We love uplifting stories and those yarns that can help our readers. We also love humour and writing to lighten our and your day.

 


File Formats

Write your story with a minimum of 500 words and use a Word document so we can read it.

Add your optional fifty-word mini bio in the third person showcasing your crochet life.

You can send an image or illustration as a JPG if you like.


Acceptance

When you send your story you accept publication on the Old English Creations blog and give one-time publishing rights for Old English Creations Media for possible future publication.

You always retain the rights to your work.

You work may be lightly edited.

If you have any questions please use the contact form below and we will get back to you shortly.


 

The Crochet Wars

by Alison Stapleton

The war between knitters and crocheters continues unabated.

If you are not a knitter or a crocheter you may not be aware of the subtle war that rages on in parlours and coffee shops across the land.

I was chatting with my friend Nicole at Canadian Frost Apparel the other day about this very issue.

Like most wars, there is a pointless tension between the knitters and the crocheters. No one knows when the animosity began, but it crept in and is seemingly here to stay.

Let’s get straight to the point.

Knitters

Knitters use two needles with points. They may use a circular needle with points at both ends and a wire joining them, or, just to get tricky, they could use four double pointed needles for socks and tube-like things.

They have many stitches on their needles at once and sometimes hundreds for a large piece.

If they drop a stitch and it runs, it takes serious effort to retrieve it. Yes, knitted stitches will run away from their mistresses.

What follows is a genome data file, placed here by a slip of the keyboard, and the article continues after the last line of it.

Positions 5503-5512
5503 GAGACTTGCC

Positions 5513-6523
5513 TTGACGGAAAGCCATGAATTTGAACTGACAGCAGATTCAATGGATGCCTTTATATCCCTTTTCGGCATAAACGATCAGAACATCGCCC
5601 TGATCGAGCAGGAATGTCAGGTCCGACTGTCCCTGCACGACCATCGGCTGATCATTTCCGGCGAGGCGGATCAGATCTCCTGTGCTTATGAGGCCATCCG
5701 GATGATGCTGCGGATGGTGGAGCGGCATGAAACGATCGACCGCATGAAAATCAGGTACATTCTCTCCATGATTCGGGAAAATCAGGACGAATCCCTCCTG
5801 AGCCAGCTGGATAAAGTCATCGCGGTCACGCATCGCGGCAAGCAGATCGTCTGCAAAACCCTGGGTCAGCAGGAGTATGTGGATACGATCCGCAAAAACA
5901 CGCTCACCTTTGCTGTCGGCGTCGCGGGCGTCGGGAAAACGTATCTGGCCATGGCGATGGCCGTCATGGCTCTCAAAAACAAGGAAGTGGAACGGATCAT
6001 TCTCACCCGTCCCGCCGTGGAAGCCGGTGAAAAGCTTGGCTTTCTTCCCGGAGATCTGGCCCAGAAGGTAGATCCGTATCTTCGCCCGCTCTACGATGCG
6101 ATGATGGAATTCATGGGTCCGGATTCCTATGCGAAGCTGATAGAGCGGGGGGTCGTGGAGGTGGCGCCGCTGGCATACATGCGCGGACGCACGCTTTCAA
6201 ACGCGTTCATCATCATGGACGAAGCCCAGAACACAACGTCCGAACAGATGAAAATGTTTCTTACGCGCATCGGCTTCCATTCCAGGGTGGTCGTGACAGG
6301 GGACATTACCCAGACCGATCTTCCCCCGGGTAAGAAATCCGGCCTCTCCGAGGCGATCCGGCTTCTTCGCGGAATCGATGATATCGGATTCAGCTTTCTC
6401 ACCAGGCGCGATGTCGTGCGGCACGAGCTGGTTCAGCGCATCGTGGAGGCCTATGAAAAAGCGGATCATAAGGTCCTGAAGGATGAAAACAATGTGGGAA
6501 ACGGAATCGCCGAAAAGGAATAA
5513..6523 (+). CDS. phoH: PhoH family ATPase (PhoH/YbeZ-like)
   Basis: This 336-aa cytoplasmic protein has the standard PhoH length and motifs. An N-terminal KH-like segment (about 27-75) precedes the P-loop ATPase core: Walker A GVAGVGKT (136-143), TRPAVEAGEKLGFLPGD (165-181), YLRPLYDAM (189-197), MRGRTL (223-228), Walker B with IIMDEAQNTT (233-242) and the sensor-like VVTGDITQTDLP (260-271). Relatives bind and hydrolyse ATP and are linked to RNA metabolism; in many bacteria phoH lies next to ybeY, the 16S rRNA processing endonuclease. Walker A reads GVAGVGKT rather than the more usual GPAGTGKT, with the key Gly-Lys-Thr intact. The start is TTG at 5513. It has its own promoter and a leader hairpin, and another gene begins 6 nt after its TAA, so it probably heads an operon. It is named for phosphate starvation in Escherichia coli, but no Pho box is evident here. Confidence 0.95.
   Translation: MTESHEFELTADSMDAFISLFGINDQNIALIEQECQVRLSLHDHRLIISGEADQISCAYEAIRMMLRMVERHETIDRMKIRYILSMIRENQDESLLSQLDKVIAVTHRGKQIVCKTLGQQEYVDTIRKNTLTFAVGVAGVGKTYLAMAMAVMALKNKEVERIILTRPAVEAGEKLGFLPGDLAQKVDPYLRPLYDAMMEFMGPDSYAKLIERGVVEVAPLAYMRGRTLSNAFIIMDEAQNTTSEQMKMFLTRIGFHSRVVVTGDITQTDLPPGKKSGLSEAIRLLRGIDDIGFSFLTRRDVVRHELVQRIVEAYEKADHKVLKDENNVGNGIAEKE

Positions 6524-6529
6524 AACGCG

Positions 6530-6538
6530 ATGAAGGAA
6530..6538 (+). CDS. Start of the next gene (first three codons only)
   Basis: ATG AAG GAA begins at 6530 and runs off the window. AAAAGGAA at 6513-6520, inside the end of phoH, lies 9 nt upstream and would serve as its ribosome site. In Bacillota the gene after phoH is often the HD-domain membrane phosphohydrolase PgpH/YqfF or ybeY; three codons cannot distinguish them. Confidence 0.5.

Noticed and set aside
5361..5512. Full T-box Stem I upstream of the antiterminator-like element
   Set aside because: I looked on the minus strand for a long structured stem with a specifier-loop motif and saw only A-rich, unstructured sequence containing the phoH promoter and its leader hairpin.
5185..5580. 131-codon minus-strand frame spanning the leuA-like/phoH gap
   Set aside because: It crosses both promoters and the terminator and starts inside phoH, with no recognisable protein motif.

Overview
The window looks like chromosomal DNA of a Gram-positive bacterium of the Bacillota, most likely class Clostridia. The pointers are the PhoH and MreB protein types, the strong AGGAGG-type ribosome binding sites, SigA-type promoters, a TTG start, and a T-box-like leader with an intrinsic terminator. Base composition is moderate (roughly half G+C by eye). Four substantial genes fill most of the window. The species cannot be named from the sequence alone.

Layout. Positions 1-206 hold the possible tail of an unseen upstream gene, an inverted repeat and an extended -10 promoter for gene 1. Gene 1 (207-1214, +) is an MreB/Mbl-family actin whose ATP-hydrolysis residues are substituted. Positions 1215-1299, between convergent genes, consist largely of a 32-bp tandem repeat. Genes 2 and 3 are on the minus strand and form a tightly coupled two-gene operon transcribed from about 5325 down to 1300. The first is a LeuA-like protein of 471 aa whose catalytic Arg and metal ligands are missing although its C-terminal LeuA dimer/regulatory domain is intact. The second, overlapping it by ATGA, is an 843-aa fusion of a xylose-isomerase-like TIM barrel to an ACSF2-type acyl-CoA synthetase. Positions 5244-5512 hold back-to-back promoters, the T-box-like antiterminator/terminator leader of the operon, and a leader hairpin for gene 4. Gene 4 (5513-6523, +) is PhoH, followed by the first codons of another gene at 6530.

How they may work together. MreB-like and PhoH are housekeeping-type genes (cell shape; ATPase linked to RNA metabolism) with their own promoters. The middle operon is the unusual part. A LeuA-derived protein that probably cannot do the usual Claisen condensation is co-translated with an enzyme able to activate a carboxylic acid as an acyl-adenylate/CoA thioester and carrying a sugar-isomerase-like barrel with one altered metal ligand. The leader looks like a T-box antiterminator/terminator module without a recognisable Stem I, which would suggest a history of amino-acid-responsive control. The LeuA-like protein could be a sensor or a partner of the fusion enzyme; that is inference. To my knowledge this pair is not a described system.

Knitters often feel superior to crocheters as though to knit is to be better in some way. Crocheters never look down on knitters but they see them as their crafty cousins. Both use the same yarns and buy their supplies at the same store.

You can have a “knitting bag” but who has heard of a “crocheting bag” I mean really.

Crocheters

Crocheters use one hook and yarn. The hook can have a thicker handle to aid tired hands and make the act of crocheting easier for extended periods of crafting. This feature on hooks makes crocheters calmer and relaxed.

Crocheters have one stitch on the go at once.

Crocheters can easily make a circle, square or any three-dimensional shape. In fact, crocheting has been used to demonstrate the Möbius strip-like in the March Möbius cowl, hyperbolic crochet and other spatial concepts.

If you can knit and crochet be careful in which camp you pitch you tent.

Myths surrounding Crocheters and Knitters

  • Knitters are better looking than crocheters. False
  • Crocheters only use one hand. False
  • All knitters can crochet but not all crocheters can knit. False
  • All crocheter are old ladies and that’s why they have “granny” squares. False
  • All knitters are young and hip. False

Craft Groups

I once joined a knitting and crochet meetup group. When I arrived the eight women there were all knitting. As I took out my crocheting there were gasps of horror from the assembly.

Who was this woman? What was she doing here, and with a hook?

One pleasant looking woman turned and said to me, “Oh, can’t you knit?”

I replied, “Yes I can knit, but not tonight. I’m enjoying my crocheting time.” Gulp.

I can knit and crochet. But, these days I prefer crocheting. It is easy and quick. I can do small squares everywhere I go and take them home to create a beautiful blanket or lapghan.

Out and About

I can crochet in the car or trapped in an aeroplane seat at 35000 feet. Here I have to use bamboo hooks as they get twitchy these days. But you can’t knit in a plane even with bamboo needles. It’s the point of the needle that annoys the authorities.